guide to Irritable Bowel Syndrome books

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Irritable Bowel Syndrome

In gastroenterology, irritable bowel syndrome (IBS) is a functional bowel disorder characterized by mild to severe abdominal pain, discomfort, bloating and alteration of bowel habits. In some cases, the symptoms are relieved by bowel movements.[1] Diarrhea or constipation may predominate, or they may alternate (classified as IBS-D, IBS-C or IBS-A, respectively). IBS may begin after an infection (post-infectious, IBS-PI) or a stressful life event. Other functional or pain disorders and certain psychological conditions are more common in those with IBS.

Although there is no cure for IBS, there are treatments which attempt to relieve symptoms, including dietary adjustments, medication and psychological interventions. Patient education and a good doctor-patient relationship are also important.[1]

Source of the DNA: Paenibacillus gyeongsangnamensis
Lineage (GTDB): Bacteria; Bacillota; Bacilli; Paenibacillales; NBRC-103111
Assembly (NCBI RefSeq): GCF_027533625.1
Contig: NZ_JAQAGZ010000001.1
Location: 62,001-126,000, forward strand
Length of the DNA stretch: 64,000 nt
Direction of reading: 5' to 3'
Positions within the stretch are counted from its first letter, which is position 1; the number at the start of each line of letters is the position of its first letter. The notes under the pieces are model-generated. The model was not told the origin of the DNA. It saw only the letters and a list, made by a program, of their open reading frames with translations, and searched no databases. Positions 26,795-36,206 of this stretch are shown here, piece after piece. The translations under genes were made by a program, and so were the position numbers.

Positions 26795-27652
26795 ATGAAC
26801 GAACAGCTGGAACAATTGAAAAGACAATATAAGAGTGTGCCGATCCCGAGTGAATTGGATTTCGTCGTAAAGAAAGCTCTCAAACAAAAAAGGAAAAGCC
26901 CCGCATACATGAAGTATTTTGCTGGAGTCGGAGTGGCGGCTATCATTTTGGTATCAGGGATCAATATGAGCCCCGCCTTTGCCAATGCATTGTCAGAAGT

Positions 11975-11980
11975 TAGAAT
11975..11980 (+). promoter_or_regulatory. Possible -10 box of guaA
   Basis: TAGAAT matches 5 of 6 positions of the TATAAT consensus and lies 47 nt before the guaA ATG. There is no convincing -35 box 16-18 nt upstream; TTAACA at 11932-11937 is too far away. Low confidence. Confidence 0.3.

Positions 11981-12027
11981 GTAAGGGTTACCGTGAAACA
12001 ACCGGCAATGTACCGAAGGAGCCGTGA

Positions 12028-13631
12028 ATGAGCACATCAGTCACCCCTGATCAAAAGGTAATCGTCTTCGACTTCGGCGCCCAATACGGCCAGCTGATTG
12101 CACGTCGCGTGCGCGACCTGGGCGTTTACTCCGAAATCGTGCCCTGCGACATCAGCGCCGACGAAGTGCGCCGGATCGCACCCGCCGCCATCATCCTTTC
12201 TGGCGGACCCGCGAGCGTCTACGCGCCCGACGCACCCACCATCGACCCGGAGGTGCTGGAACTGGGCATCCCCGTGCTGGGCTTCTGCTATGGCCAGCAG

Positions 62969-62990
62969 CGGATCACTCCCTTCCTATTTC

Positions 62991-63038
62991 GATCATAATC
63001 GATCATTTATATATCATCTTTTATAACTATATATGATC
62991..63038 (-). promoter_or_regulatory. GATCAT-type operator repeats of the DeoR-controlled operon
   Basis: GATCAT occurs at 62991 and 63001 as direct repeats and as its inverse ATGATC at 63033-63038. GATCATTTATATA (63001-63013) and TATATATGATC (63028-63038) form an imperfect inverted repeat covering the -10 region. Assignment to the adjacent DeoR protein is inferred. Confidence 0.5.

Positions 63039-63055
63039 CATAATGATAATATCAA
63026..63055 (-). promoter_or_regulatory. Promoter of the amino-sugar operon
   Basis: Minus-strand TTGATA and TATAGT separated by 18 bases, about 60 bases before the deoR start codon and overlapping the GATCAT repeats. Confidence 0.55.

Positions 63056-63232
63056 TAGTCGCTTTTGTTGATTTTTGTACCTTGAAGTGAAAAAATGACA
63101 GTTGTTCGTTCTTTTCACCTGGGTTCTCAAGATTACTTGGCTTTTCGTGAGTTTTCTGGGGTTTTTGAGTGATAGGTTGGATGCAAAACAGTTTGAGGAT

Several conditions may present as IBS including celiac disease, mild infections, parasitic infections like giardiasis[2], several inflammatory bowel diseases, functional chronic constipation and chronic functional abdominal pain. In IBS, routine clinical tests yield no abnormalities, though the bowels may be more sensitive to certain stimuli, such as balloon insufflation testing. The exact cause of IBS is unknown. The most common theory is that IBS is a disorder of the interaction between the brain and the gastrointestinal tract, although there may also be abnormalities in the gut flora or the immune system.[3] [4]

The primary symptoms of IBS are abdominal pain or discomfort in association with frequent diarrhea and/or constipation, a change in bowel habits.[5] There may also be urgency for bowel movements, a feeling of incomplete evacuation (tenesmus), bloating or abdominal distention.[6] People with IBS more commonly than others have gastroesophageal reflux, symptoms relating to the genitourinary system, psychological symptoms, fibromyalgia, headache and backache.[6]

The article above is licensed under the GNU Free Documentation License. It uses material from the Wikipedia article "Irritable bowel syndrome".